Of Bush, it may be said he was a far better politician and candidate than his father, but as a statesman and world leader, he could not carry the old man's loafers.

To find out more about Patrick Buchanan, and read features by other Creators Syndicate writers and cartoonists, visit the Creators Syndicate web page at



5 Comments | Post Comment
You are a remarkable man, intelligent and author of a really great book. How sad only now do you see/say what so many of us saw. Interesting that in these end days you now speak what "we" have been saying about this presidency from day one. The bible states we should support our leaders, I suppose that is why "our leaders" haven't been impeached. This civilization too, shall pass.
Comment: #1
Posted by: liz
Fri May 30, 2008 6:22 AM
George Bush has his residence at the corner of lame duck and lame brain for the duration, and there is only one reason Americans put up with it: They have no choice. Once enough people have put an idiot in the White house there is no recall. Congress will not impeach him no matter how much he deserves it because no one of them wants to rock the political boat. So they put their hands in their pockets, and say America can endure more fruitless stupid wars better than the government can stand a shake up. They screw up in D.C., and we are the victims, so why should they deliberate? Better than anyone on the planet our government illustrates the difference between the government we have, and the democracy we say we have. No democracy would ever fight a war so far from home with so much at risk and so little to gain. Democracies are friendly to others because they are defensive. They make good neighbors because they cannot afford bad neighbors. When they do fight it is because the fight cannot be avoided, threatens every home and every freedom. The war Bush made this country fight was never debated. If it had been debated, it would never have been fought by a democracy because the essential part of any war effort was missing; and that quality is consensus. In this country the government has very often, and too often done as it pleased over the heads of the people. Such behavior is more common for a monarchy on the ropes. You know, and everybody knows, that for a war to succeed, the government should be dragged kicking and screaming into war by all the people. Wars are not half way affairs. Wars are not predictable. No one should start a fight because they can start a fight because no one should start a fight, but only fight when they must. 911 was a moral victory for the U.S. Why would anyone in their right mind throw away a perfectly good victory to buy a miserable, costly, interminable failure like Iraq? Why would any people tolerate such behavior if they were not deprived of choice?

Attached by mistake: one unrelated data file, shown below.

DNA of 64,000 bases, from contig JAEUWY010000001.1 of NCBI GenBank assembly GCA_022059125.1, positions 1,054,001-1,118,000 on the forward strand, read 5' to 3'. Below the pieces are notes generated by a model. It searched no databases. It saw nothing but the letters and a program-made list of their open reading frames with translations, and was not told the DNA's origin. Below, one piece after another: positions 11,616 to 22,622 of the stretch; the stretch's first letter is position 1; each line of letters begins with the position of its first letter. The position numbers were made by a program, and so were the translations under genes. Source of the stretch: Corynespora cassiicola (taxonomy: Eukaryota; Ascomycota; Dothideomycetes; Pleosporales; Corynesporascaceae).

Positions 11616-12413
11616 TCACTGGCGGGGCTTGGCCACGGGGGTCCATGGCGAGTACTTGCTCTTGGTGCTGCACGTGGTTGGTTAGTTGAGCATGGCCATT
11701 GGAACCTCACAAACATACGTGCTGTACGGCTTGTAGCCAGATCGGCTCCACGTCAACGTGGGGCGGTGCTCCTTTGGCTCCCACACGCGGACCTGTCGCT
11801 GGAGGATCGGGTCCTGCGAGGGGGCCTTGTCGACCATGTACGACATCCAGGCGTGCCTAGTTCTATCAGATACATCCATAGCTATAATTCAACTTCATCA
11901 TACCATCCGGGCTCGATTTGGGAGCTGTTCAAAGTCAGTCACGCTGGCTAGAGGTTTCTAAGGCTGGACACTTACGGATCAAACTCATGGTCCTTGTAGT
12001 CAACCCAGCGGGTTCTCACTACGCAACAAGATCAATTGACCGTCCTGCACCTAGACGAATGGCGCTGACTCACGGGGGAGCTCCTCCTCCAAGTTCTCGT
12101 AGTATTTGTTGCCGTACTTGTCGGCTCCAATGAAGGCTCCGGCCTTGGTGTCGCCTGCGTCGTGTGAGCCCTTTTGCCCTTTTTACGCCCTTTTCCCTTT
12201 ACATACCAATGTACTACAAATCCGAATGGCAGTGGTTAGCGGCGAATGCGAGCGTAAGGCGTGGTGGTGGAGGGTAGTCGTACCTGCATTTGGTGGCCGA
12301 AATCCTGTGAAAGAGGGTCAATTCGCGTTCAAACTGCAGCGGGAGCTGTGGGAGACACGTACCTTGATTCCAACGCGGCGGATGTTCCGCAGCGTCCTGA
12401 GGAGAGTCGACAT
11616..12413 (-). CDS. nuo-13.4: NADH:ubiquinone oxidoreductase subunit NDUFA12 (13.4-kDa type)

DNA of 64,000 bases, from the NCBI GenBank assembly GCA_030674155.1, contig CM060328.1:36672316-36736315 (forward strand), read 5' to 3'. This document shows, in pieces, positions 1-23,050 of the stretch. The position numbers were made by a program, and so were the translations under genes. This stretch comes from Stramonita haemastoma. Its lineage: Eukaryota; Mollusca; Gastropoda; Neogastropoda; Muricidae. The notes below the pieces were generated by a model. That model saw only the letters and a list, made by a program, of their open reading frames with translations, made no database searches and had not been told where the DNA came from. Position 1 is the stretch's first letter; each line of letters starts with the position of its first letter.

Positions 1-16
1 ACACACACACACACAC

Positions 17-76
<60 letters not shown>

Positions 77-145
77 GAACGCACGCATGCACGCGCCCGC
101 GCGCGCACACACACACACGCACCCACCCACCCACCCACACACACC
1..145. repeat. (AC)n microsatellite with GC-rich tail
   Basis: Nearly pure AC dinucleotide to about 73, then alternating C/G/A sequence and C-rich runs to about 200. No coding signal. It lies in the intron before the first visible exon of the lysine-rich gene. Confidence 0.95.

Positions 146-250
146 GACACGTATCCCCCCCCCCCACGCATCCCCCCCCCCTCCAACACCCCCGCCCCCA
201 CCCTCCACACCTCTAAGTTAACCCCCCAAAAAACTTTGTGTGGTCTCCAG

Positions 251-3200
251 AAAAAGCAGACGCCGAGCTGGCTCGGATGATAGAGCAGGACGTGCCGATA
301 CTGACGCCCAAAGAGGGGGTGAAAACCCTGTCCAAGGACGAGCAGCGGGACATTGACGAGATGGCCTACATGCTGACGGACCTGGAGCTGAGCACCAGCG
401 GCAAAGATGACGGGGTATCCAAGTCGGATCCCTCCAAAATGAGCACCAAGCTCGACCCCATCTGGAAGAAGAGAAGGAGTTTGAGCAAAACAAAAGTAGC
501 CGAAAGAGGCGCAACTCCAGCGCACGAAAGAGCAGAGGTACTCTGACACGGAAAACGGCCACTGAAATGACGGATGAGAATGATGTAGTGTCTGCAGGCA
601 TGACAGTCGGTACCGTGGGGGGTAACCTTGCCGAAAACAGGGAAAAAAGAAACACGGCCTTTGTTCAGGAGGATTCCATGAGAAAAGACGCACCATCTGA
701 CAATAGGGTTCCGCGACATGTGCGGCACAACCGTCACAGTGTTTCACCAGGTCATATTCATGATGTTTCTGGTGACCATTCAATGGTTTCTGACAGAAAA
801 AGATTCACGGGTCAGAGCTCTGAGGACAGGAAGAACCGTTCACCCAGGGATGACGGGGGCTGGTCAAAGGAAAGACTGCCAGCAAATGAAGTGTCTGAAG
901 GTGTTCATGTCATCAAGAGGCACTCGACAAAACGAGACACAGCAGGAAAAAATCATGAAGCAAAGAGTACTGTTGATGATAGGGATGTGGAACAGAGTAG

Comment: #2
Posted by: James A, Sweeney
Fri May 30, 2008 8:34 AM
Pat, this is not about Liz I tried to send you an email from your web site but was unable to navigate it. I recently read your book about our downward spiral in the world and as a disenchanted republican could not agree with you more. I have followed you for a long time particularly on chris matthews, and when you tell the public you got rid of that gas guzzelin g navigator I will believe your sincerity, maybe you have been in washington too long.
Comment: #3
Posted by: robert tindall
Sat May 31, 2008 10:38 AM
I shall assume you get paid by the word? There's noting like stating the obvious and saying nothing of consequence, save "This too shall pass."
Mr. Bush numbers have for long now, spoken for themselves and while I have come to respect for your comments in recent days, like me I guess you're going your best to get into Jesuit Heaven. Not to worry. I'll probably get there ahead of you: I'll probably be the one who died laughing at your ability to say so little with so many teious words.
Aloha Nui Loa (Much Love)
Aloha Ke Akua (God Bless)
Mahalo Nui Loa; (Thanks alot)
Comment: #4
Posted by: Micheal J Breitha
Sun Jun 1, 2008 4:27 PM
It renews my spirit to find someone speaking the truth!! Thank you, Pat.
Comment: #5
Posted by: KENTAKE
Sat Jun 7, 2008 9:18 PM
Already have an account? Log in.
New Account  
Your Name:
Your E-mail:
Your Password:
Confirm Your Password:

Please allow a few minutes for your comment to be posted.

Enter the numbers to the right: comments policy
Pat Buchanan
Feb. `16
Su Mo Tu We Th Fr Sa
31 1 2 3 4 5 6
7 8 9 10 11 12 13
14 15 16 17 18 19 20
21 22 23 24 25 26 27
28 29 1 2 3 4 5
About the author About the author
Write the author Write the author
Printer friendly format Printer friendly format
Email to friend Email to friend
View by Month
Authorís Podcast
Walter Williams
Walter E. WilliamsUpdated 10 Feb 2016
Stephen MooreUpdated 9 Feb 2016
William Murchison
William MurchisonUpdated 9 Feb 2016

1 Jul 2013 Why the Reagan Democrats Departed

16 Sep 2008 The Neocons' Palin Project

5 Nov 2012 The Coming Age of Austerity